How to Handle Family Conflict This Holiday Season

How to Handle Family Conflict This Holiday Season

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With Thanksgiving behind you, chances are you already had your fill of family obligations. Those obligations, however, won’t go away unless you simply tell people you won’t participate in expected holiday season activities. That may not be a good approach especially if isolating yourself causes more problem for you and your loved ones.

Managing family conflict can seem difficult especially in families where expectations are high, unrealistic, or both. Here’s how you can manage the coming weeks while still enjoying the holiday season.

Manage Expectations

Your in-laws want to see you and your children on Christmas Day as does your own family. You prefer to spend the day at home and simply cannot stand the thought of traipsing from home to home to share Christmas cheer.

You and your spouse must be in full agreement as you plan your response. You may find that you can handle entertaining at your home, perhaps inviting one family for brunch and attending dinner at another family’s house.

Another option is have Christmas Eve dinner with one family and then spend Christmas Day with the other family. Or, you may be able to come to agreement on a day and time between the holidays. Expect that feelings may be hurt, but stand your ground. Explain your viewpoint and be mindful that others may disagree with you vehemently or attempt to drive a wedge between you and your spouse. Resolve to stand in one accord through this.

Listen, Then Let it Go

Know that someone, somewhere will say something that will offend you. Or at least make a point that you find disagreeable. You can find a way to listen to a person without agreeing with their point of view. As long as this individual is not being flagrantly offensive, learn how to hear them out and try to understand where they are coming from.

Gently steer the conversation away from talk that is offensive, belittling or very unpleasant. Short of excusing yourself, attempt to use a negative comment as a springboard for a different conversation. For instance, if the talk is about the new healthcare plan and the political fall out, you may be able to transition the conversation to a positive incident you had at the doctor’s office or share your experience in shopping for a new plan.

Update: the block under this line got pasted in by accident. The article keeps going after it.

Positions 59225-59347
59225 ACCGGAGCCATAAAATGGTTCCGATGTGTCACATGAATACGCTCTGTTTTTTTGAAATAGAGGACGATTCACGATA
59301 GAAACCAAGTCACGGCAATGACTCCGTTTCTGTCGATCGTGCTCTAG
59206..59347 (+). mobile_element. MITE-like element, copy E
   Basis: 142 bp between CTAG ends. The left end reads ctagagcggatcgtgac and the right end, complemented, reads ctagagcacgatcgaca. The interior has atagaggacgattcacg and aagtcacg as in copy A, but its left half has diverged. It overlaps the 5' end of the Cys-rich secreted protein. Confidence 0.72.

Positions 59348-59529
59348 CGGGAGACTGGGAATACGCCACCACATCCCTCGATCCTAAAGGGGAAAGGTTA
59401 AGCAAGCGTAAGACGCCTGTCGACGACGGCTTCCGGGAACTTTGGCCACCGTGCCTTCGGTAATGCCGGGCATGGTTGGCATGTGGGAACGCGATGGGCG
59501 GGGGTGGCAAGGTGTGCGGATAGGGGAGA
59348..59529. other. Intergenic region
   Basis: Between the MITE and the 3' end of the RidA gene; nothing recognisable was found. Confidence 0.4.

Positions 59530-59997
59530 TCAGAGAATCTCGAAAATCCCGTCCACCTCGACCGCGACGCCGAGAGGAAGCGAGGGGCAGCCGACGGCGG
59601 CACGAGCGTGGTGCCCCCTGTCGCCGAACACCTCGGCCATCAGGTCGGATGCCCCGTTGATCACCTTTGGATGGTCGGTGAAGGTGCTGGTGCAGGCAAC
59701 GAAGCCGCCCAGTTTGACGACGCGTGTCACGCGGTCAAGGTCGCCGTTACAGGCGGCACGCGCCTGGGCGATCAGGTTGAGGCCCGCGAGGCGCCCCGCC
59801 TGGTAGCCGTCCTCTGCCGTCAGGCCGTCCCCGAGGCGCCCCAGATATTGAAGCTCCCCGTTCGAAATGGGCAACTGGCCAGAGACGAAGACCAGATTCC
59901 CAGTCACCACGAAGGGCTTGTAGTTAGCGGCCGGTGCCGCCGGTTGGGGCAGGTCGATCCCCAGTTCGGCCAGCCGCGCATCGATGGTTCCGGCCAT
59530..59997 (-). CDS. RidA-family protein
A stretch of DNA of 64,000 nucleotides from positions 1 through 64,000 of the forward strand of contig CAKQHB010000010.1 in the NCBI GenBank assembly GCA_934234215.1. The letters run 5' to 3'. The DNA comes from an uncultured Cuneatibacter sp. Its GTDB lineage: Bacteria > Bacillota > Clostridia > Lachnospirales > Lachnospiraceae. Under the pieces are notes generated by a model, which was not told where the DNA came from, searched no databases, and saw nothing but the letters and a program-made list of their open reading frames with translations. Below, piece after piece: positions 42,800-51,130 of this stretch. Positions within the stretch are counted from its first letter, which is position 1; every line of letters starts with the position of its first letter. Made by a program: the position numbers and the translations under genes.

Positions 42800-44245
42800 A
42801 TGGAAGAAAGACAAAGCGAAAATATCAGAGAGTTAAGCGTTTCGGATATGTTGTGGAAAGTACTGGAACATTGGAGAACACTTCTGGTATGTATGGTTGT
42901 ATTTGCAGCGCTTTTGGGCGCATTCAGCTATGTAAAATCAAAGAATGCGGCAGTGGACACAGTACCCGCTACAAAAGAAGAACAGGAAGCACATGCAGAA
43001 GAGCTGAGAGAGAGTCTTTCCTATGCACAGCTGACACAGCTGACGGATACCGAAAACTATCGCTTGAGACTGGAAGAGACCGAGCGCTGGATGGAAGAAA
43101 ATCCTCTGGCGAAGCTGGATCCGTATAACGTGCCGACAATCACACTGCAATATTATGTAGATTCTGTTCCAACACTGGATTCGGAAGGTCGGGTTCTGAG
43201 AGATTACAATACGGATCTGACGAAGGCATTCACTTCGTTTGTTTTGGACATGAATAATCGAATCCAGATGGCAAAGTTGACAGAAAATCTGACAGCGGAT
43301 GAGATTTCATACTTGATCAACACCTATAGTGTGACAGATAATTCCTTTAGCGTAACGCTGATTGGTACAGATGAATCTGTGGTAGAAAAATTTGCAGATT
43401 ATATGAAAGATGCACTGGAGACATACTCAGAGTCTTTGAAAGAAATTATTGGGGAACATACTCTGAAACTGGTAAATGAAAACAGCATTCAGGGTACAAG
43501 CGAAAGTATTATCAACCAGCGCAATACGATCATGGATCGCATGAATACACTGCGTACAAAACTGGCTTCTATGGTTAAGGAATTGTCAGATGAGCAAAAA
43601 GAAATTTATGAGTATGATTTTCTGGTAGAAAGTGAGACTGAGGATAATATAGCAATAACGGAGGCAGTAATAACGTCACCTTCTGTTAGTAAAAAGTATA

Apologize, if Needed

Sometimes family conflict can go on for years and no one will recall how it got started. Bitterness, envy and strife may remain, but there is one way that the conflict can be stopped: by apologizing.

Christine Vander Wielen of Practical Family Living urges people to ask God about people that they may have offended. When a person comes to mind, then go to that person and apologize. Make no excuses — take responsibility for your actions. And if you need to forgive someone, ask God to give you the strength to do so.

Think of Others

Sometimes we think of our own needs or the needs of our family members and put these first. That’s a natural response, but it can often limit us or change our perspective when we gather with family.

Try to understand the needs and desires of other people. For instance, elderly parents or other relatives may not be as flexible with their celebrating. Some people may find it difficult to host for hours on end, but are unable to visit you. In this case you may suggest stopping by for an hour or two following dinner, bringing dessert with you.

When to Leave

Vander Wielen gives people permission to leave a gathering that becomes troublesome or toxic. She suggests leaving without making a big deal of it to avoid exposing family members to an unhealthy event. Always set boundaries with difficult people and gently maintain them when conflict arises. You’ll know when it is time to leave and you’ll find a way to leave while maintaining peace.

See AlsoConflict Resolution in the Work Place

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